Networking tips: How to nail it

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The Shrewdest Moves in Business (9)

Whether you’re a social person or not and whether it is right up your street or your worst nightmare, networking is an essential tool if you want to be successful in most industries. 

You may be really good at your job and an asset to your company and team, but it’s often a case of who you know as much as what you know.  Contacts can be useful if you need information and resources, but how do you start off to then get to a stage where you are really “nailing” networking?

Start small

Even if you’re not the most confident person in the world you can start off small and then reach out.  Start with people in your industry that you know.  Touch base with them regularly and make sure that they remember you.  Establish yourself as a useful person to know by helping them out if you’re ever in a position to.  If you have relatives or old friends in your industry, it’s worth having a catch up when you can.  Then you can start to expand you network.

Make the most of social

Social media is a good way of doing this.  When you meet someone, even in passing, connect with them on LinkedIn or follow them on Twitter within the day while your name is still fresh in their head.  LinkedIn will then suggest possible connections based on their connections, which is a good way to find new people.  Social media is also a good way to contact people in the future with direct messaging, as well as share your news.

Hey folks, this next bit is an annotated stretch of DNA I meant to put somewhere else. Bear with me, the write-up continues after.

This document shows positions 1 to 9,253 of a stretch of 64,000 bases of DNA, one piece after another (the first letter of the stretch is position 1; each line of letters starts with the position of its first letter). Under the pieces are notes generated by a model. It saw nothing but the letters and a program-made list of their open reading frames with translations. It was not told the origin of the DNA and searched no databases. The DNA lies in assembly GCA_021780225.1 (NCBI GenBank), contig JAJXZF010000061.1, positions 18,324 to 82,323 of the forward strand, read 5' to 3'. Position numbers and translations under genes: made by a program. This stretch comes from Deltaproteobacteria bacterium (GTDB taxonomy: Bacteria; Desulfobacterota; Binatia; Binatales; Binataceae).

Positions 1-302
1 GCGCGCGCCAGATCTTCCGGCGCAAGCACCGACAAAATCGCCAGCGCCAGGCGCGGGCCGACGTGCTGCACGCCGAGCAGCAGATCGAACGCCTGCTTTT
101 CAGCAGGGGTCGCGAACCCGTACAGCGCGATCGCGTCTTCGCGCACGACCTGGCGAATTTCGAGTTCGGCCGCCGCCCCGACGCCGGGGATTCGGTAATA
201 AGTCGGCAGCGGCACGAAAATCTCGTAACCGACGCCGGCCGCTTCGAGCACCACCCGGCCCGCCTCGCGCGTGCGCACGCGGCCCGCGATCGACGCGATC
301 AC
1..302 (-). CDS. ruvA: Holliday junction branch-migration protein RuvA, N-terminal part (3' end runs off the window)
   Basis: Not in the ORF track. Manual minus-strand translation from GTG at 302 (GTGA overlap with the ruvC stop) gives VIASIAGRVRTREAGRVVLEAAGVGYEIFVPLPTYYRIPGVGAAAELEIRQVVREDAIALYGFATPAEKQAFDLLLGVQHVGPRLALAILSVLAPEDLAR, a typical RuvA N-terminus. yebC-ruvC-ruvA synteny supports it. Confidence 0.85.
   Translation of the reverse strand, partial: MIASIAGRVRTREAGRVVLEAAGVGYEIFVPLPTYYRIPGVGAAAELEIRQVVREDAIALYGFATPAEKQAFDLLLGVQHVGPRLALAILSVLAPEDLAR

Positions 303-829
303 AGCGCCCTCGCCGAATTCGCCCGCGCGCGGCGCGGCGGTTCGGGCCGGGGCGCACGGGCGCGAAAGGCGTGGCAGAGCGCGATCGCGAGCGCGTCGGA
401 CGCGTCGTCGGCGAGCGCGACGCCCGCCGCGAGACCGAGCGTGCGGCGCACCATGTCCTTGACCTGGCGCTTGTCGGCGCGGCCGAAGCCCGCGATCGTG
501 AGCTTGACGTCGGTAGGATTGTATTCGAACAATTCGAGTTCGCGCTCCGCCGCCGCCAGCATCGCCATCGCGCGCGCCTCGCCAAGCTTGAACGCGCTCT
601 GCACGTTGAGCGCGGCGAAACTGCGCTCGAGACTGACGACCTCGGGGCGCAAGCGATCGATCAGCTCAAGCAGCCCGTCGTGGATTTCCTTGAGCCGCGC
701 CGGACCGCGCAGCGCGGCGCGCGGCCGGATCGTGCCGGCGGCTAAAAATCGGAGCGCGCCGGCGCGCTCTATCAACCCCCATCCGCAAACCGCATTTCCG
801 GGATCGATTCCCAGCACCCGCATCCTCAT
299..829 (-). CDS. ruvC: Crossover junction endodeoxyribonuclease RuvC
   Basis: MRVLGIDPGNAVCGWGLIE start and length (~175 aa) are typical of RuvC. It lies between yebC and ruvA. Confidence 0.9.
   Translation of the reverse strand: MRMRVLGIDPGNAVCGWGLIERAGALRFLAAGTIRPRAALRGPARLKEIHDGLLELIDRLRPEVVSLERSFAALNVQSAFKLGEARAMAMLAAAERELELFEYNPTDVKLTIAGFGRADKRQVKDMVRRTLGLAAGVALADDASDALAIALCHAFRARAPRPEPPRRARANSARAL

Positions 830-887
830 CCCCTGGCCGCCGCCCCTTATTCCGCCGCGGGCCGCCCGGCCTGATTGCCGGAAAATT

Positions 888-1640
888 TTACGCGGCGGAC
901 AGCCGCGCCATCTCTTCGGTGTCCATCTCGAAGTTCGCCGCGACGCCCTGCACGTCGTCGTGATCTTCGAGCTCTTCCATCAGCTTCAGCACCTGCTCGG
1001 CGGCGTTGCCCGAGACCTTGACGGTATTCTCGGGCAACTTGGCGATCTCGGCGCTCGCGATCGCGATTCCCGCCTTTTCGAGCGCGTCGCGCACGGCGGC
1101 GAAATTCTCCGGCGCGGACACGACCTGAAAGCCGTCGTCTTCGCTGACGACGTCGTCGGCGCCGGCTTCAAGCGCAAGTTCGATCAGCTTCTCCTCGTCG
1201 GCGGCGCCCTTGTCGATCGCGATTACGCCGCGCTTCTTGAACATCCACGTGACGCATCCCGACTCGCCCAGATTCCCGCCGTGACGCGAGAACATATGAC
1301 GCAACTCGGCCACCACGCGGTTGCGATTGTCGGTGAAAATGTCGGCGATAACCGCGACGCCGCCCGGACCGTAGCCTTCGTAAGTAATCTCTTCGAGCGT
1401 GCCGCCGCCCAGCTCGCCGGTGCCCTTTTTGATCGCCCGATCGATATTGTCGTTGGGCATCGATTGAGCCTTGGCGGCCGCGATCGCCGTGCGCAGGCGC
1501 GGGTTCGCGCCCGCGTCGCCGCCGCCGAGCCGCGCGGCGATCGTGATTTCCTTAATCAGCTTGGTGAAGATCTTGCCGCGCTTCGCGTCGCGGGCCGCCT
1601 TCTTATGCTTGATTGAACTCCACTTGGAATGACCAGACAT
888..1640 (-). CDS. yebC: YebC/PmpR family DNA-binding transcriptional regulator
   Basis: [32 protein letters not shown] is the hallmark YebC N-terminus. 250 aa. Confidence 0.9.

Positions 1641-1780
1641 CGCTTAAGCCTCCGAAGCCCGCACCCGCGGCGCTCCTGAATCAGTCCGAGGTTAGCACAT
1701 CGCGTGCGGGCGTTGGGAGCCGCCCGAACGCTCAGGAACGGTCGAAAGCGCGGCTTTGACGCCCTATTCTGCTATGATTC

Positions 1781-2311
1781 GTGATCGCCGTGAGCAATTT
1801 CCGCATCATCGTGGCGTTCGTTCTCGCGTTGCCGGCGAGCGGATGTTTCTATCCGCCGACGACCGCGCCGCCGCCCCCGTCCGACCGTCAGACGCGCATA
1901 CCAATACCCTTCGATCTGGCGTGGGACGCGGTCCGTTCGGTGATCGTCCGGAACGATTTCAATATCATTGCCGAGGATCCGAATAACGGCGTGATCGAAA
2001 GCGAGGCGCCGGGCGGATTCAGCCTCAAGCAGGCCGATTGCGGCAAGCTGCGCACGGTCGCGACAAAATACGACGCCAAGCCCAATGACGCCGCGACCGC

Think before you speak

Have a professional introduction pitch ready for when you do meet people.  Introducing yourself by first name isn’t going to make you stand out, but a few practiced sentences saying who you are, what you do or where you study, and what you’re currently up to or why you’re there will give someone more of a reason to talk to and remember you.  It will also prevent you from standing there awkwardly leaving them to find questions to ask you.  A short introduction to yourself gives follow on questions for them to ask.

Come prepared

Make sure you’re ready to swap cards.  Have a professional looking business card ready to give out.  If the company you work for doesn’t make them or you are a freelancer, make your own.  They don’t cost the earth and spend just a few pounds more for quality paper to make a good impression.  Have them readily available without you having to fish through a bag.  This will make them more likely to give you their card.  Store it safely by filing it by who they are and why they might be useful instead of leaving it lying around to be thrown away.

Follow up

Lastly, don’t be afraid to call them; that’s the point of networking!  If you have their card and need their input or have something to offer them, give them a call.  Remind them who you are – don’t forget they probably meet a lot of people and they might need a prompt on where they met you (it’s worth taking a note of this).

Networking might initially fill you with dread and if this is how you feel and you’ve been putting it off, start slow and it will gradually become easier.  Soon you will have a useful network of people that will make your job easier and personally more successful.

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